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Advice on video for newbie

Discussion in 'Journalism topics only' started by Babs, Aug 26, 2009.

  1. Babs

    Babs Member

    Very soon I will need to make some short videos -- game action clips and post-game comments from coaches. I do not even own my own video camera, so I'm a real beginner here. That said, I'm confident that I can learn.

    Any advice, specifically on the post-game comments? I'll have to ask the questions while doing it, it won't be a scrum situation. Tips on editing? Editing software?


  2. Den1983

    Den1983 Active Member

    We use Windows Media Movie Maker to edit. It's already on our computers. It's beginner-like, but simple and does the job.

    As far as interviews, ask one or two questions at most. Shouldn't take longer than 45 seconds to a minute. Piece of cake.

    It takes a while to get the hang of, but it's pretty fun.
  3. Stitch

    Stitch Active Member

    When interviewing, switch between using shots of the coach talking and game action that pertains to the interview, while keeping the coach's voice track as the main audio.

    I use Final Cut Express at my shop for that and it works well. If the paper is buying a video camera, buy a shotgun mic for it if it is capable of taking one. The built-in mics are horrible.
  4. Babs

    Babs Member

    I'm told that the camera I'll use cannot take a better mic. Any tips in this case?

    This has been helpful so far.
  5. PCLoadLetter

    PCLoadLetter Well-Known Member

    Use the zoom as little as possible. You'll need it a little bit for football, but the less you use it the better.

    When shooting an interview get as close to the subject as possible and widen out the shot as much as you can.

    For game video, whenever possible shoot from the field level about 20 yards beyond the line of scrimmage.
  6. Babs

    Babs Member

    Why do you say widen out the shot? That seems counter-intuitive.
  7. mustangj17

    mustangj17 Active Member

    iVideo is the easiest. Use a basic intro and outro. Like white text on black background.

    Make sure to brand it with the paper's name. Keep it short too, nobody wants to watch a 10-minute clip. Maybe 1-2 minutes.
  8. PCLoadLetter

    PCLoadLetter Well-Known Member

    Because it creates an image that is closest to what the human eye sees, and also minimizes the distraction created by camera movements. A shot from two feet away that is widened out as far as possible looks much, much better than a shot from 5 feet away that is zoomed in. Also, assuming you are shooting this off the shoulder, a wide shot hides camera movements while a zoomed shot magnifies them.

    If you are stuck with a crappy built-in mic it will help your audio, too.
  9. John

    John Well-Known Member

    When I do post-practice videos from time to time, I just ask the coach to talk for 30-45 seconds about what they worked on, the good, the bad, etc. It's one simple take, the web folks at the office don't have to edit the audio and it can run over whatever B roll I've shot, if any.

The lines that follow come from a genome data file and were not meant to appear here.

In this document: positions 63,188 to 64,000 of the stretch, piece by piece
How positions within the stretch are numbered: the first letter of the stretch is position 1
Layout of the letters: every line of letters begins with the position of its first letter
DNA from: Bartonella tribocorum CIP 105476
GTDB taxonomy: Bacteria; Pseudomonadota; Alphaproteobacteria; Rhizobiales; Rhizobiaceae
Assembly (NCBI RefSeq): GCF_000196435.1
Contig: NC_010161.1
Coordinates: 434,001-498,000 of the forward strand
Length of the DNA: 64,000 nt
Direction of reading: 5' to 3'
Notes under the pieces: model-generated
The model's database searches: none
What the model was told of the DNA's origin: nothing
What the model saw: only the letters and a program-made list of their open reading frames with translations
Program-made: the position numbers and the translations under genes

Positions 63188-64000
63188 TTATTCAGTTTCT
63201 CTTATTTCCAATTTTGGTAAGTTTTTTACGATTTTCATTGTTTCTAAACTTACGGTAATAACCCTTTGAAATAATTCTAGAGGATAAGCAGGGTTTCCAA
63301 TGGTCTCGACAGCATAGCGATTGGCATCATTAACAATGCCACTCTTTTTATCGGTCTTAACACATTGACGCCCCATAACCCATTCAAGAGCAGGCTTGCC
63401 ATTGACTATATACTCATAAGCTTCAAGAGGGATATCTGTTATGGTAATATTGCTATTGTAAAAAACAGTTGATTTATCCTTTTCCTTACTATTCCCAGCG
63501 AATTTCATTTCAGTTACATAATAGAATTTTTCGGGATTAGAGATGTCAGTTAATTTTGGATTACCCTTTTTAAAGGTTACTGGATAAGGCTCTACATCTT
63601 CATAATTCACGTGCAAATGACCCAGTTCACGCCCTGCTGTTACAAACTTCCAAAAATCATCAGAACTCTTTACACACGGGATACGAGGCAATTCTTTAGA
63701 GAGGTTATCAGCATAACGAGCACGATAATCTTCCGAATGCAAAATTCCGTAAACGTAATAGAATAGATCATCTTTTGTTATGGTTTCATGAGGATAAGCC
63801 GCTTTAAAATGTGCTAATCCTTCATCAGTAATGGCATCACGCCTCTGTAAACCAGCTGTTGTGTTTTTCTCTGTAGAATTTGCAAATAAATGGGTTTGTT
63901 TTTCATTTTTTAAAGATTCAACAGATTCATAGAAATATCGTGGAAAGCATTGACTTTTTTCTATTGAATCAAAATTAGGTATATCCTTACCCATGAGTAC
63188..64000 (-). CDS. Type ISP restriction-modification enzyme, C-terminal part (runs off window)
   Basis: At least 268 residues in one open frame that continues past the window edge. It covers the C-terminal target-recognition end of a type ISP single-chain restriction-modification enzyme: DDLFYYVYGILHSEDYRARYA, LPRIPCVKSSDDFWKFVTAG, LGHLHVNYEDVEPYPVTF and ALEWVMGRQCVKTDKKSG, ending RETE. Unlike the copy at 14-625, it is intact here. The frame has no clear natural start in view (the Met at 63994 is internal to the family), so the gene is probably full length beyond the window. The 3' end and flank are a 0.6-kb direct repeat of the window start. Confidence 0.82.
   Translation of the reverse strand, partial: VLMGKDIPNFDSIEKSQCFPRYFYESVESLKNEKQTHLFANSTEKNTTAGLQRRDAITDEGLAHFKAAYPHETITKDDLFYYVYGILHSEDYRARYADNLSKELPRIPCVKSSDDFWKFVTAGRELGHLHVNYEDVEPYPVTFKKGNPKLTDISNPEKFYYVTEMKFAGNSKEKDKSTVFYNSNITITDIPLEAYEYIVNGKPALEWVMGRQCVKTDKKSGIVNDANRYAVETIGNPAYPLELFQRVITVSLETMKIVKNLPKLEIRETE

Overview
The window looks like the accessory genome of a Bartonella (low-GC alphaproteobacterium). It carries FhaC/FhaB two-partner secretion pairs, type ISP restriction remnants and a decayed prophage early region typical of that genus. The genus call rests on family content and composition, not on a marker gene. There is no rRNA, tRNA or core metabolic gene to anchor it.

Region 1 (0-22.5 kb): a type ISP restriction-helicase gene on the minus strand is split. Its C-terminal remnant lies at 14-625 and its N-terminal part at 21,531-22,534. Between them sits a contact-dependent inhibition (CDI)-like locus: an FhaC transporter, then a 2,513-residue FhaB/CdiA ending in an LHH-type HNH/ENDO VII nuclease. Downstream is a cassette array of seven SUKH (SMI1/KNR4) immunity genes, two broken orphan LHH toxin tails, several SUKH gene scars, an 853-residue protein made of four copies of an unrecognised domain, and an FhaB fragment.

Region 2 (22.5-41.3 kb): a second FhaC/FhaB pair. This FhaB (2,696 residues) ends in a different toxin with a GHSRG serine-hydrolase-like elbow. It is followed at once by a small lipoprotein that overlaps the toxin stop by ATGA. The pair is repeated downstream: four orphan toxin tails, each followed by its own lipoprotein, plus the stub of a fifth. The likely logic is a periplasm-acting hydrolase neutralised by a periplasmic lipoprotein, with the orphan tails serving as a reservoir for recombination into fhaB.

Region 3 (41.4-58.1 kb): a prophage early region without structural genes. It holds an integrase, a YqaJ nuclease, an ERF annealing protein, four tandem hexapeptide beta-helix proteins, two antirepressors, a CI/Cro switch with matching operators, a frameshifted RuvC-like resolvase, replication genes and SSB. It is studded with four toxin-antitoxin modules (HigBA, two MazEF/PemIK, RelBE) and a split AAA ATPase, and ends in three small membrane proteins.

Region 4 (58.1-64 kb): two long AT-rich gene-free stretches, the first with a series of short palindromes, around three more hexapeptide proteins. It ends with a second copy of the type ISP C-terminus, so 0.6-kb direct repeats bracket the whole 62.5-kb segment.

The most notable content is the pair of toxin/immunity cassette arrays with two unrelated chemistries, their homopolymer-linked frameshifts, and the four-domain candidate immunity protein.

Also, frame him off to the side a little, not right in the middle of the screen.
  10. Greg_Brownell

    Greg_Brownell New Member

    Try to avoid saying "uh-huh,'' or anything else, while an interviewee is talking. It messes up the sound. Sometimes that takes a little effort.
  11. Double J

    Double J Active Member

    That's great advice. Now that I'm working in radio as opposed to newspapers, I'm making a huge effort to not interject little things like that. There's a lot of head-nodding going on instead, hahaha.
  12. Shaggy

    Shaggy Guest

    Always have him framed off to one side looking toward the other side. Usually, this works by, for example, having him on the right side of the shot, and asking him questions as you're on the left side of the shot. That ways he's looking across the shot at you, and the whole picture is in play, so to speak.

    Depending on the camera, I think the built-in microphone works OK unless it's windy. If it's windy, you're in trouble. Are you sure a little clip-on mic you can get a Radio Shack won't work? I don't like using them either but if it's windy you don't have a choice. Your interview will be nothing but wind gusts drowning out quotes.

    For highlights, zoom in on the QB before the play starts. Once it's snapped, zoom out and try to follow the ball. It might take a game or two to get it down but I picked it up a lot quicker than I thought I would.

    If a team is in the red zone, go under the goal posts. A touchdown run where the carrier is coming right at you is the best.

    When there's not a scoring threat, shoot the atmosphere. The scoreboard, the cheerleaders, the student section, the student trainers filling water cups. You never know what you might use.

    If it's a video for the web, 2 minutes tops. No exceptions.

    Be aware of where you are. I had the perfect shot of a quarterback dropping back and going deep. The ball was coming right to me. The catch was made right 3 yards in front of me but I had bailed and didn't get the shot. Oh well. I don't want to get leveled.
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